Restricted stock units

 

 

1,457

 

 

 

 

Restricted common stock issued

 

 

565

 

 

 

 

Common stock subject to repurchase

 

 

60

 

 

 

143

 

 

 

 

9,153

 

 

 

4,653

 

11. Segment Reporting

The Company defines the term “chief operating decision maker” to be the Chief Executive Officer. The Chief Executive Officer reviews the financial information presented on a consolidated basis for purposes of allocating resources and evaluating of financial performance. Accordingly, the Company has determined that it operates as a single reportable and operating segment.

16


 

Revenues by geographic area, based on the billing location of the customer, were as follows for the periods presented:

 

 

 

Three Months Ended March 31,

 

 

 

2015

 

 

2014

 

United States of America

 

$

17,315

 

 

$

14,880

 

International

 

 

9,098

 

 

 

7,935

 

Total revenues, net

 

$

26,413

 

 

$

22,815

 

Long-lived assets, excluding goodwill and intangible assets, by geographic area were as follows for the periods presented:

 

 

 

March 31,

 

 

December 31,

 

 

 

2015

 

 

2014

 

United States of America

 

$

16,344

 

 

$

15,701

 

International

 

 

599

 

 

 

573

 

Total long-lived assets, net

 

$

16,943

 

 

$

16,274

 

12. Commitments and Contingencies

Operating Leases

Rent expense for the three months ended March 31, 2015 and 2014, was $1,969 and $1,899, respectively.

Future minimum lease payments for significant operating leases as of March 31, 2015, were as follows:

 

Remaining nine months of 2015

 

$

4,821

 

Year ending December 31, 2016

 

 

7,238

 

Year ending December 31, 2017

 

 

6,920

 

Year ending December 31, 2018

 

 

4,008

 

Year ending December 31, 2019 and thereafter

 

 

11,875

 

 

 

$

34,862

 

Legal Matters

From time to time, the Company may be involved in lawsuits, claims, investigations and proceedings, consisting of intellectual property, commercial, employment and other matters, which arise in the ordinary course of business. In accordance with U.S. generally accepted accounting principles (“GAAP”), the Company records a liability when it is both probable that a liability has been incurred and the amount of the loss can be reasonably estimated. These provisions are reviewed at least quarterly and adjusted to reflect the impact of negotiations, settlements, ruling, advice of legal counsel and other information and events pertaining to a particular case. Litigation is inherently unpredictable. If any unfavorable ruling was to occur in any specific period or if a loss becomes probable and estimable, there exists the possibility of a material adverse impact on the Company’s results of operations, financial position or cash flows.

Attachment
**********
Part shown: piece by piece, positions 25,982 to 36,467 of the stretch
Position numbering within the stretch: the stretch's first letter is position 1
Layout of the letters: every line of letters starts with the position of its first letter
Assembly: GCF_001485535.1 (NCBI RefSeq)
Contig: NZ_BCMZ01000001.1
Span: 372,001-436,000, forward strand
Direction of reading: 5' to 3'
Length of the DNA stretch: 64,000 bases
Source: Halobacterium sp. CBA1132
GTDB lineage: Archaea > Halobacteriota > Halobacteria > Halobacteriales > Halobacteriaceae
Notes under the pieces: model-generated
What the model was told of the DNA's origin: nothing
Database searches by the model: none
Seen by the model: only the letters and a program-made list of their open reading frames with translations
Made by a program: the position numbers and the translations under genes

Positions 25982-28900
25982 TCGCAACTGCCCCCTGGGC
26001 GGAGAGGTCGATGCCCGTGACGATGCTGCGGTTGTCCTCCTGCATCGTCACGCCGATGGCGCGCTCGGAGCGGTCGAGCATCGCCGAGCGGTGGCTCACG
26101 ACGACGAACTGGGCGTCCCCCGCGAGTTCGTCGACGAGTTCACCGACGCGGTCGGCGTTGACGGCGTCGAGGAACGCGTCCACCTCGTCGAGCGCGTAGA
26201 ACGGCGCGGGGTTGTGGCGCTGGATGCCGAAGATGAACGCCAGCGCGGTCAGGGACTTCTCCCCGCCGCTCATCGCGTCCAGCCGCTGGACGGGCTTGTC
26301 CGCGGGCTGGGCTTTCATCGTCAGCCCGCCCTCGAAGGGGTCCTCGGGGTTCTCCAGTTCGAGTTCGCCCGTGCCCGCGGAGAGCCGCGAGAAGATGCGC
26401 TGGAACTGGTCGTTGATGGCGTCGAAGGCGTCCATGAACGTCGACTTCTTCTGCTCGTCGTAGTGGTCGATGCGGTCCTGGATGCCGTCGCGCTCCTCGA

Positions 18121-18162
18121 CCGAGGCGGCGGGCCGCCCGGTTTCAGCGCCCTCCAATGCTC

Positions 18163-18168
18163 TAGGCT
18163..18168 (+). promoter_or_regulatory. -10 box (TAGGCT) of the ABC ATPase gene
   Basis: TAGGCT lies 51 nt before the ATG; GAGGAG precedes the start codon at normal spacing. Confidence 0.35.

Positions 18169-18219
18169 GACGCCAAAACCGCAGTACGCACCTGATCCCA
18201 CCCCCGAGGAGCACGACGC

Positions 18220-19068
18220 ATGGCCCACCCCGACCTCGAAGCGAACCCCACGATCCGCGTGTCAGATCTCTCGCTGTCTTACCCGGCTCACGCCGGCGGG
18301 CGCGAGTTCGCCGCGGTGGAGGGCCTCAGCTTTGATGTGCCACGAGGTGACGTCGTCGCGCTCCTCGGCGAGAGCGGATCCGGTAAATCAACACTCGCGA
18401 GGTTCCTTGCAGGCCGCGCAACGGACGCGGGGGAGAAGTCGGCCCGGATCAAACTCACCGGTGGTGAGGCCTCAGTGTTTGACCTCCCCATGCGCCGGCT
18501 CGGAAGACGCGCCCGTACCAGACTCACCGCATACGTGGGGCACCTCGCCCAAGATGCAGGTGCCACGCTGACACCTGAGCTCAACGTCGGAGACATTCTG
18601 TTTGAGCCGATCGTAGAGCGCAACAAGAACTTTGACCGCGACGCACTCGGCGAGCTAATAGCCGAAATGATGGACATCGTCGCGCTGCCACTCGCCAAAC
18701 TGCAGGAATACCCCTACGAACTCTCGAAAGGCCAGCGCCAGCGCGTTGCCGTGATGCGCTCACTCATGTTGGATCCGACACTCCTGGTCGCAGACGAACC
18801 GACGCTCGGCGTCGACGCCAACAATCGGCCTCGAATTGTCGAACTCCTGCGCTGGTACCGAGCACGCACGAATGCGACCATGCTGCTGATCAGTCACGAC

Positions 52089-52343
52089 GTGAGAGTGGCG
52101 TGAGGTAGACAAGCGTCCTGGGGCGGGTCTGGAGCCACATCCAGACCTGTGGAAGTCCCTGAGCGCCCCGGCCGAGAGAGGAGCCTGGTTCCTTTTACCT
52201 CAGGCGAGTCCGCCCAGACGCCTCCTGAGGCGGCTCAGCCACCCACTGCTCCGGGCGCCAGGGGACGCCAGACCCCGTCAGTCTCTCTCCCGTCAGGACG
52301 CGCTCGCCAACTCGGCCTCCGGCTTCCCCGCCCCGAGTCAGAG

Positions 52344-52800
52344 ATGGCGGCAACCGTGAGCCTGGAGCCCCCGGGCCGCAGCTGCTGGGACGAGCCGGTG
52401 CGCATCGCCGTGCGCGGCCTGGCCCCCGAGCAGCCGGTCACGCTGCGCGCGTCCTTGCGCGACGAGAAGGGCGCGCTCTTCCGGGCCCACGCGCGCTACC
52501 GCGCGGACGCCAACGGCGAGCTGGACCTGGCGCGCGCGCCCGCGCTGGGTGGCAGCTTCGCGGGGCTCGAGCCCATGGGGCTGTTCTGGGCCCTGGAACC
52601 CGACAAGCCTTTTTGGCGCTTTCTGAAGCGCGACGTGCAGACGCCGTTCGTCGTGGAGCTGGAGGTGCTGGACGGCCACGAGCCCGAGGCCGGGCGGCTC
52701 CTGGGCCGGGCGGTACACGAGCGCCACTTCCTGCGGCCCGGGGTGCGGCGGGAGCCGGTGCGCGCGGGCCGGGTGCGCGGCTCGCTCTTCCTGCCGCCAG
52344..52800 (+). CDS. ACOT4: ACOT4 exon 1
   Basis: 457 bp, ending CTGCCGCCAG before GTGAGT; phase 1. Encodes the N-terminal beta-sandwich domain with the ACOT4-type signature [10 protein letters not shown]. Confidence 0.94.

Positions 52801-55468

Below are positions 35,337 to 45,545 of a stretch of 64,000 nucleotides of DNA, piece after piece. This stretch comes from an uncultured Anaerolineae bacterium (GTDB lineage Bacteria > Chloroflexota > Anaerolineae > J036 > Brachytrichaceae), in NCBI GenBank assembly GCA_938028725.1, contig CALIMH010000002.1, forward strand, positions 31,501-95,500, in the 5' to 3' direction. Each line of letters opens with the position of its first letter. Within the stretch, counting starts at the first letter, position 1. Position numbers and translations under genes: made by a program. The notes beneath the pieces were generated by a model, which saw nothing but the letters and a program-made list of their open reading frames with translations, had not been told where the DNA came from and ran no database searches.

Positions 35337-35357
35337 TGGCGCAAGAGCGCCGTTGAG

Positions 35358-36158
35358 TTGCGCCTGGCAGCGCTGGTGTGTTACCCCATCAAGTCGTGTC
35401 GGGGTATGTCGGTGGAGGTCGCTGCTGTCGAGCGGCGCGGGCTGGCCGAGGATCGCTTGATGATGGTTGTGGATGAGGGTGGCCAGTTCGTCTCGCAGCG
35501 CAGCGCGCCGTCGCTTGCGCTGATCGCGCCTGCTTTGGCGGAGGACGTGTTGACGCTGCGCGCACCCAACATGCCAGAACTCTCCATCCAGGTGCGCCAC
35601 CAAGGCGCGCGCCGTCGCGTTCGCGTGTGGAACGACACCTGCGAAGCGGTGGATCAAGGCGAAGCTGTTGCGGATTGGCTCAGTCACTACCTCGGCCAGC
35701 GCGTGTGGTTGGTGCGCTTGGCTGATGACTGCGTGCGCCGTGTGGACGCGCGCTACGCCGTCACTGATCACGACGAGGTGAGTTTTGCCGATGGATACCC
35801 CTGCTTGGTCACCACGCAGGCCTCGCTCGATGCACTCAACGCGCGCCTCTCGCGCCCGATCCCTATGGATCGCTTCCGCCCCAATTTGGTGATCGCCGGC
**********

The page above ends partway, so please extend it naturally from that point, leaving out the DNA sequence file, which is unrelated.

Indemnification

The Company enters into standard indemnification agreements in the ordinary course of business. Pursuant to the agreements, each party may indemnify, defend and hold the other party harmless with respect to such claim, suit or proceeding brought against it by a third party alleging that the indemnifying party’s intellectual property infringes upon the intellectual property of the third party, or results from a breach of the indemnifying party’s representations and warranties or covenants, or that results from any acts of negligence or willful misconduct. The term of these indemnification agreements is generally perpetual any time after execution of the agreement. The maximum potential amount of future payments the Company could be required to make under these indemnification agreements is unlimited. Historically, the Company has not been obligated to make significant payments for these obligations and no liabilities have been recorded for these obligations on the unaudited consolidated condensed balance sheets as of March 31, 2015, and December 31, 2014.

The Company also indemnifies its officers and directors for certain events or occurrences, subject to certain limits, while the officer or director is or was serving at the Company’s request in such capacity. The maximum amount of potential future indemnification is unlimited; however, the Company has a Directors and Officers insurance policy that limits its exposure and enables the Company to recover a portion of any future amounts paid. Historically, the Company has not been obligated to make any

17


 

payments for these obligations and no liabilities have been recorded for these obligations on the unaudited consolidated condensed balance sheets as of March 31, 2015, and December 31, 2014.

Other Contingencies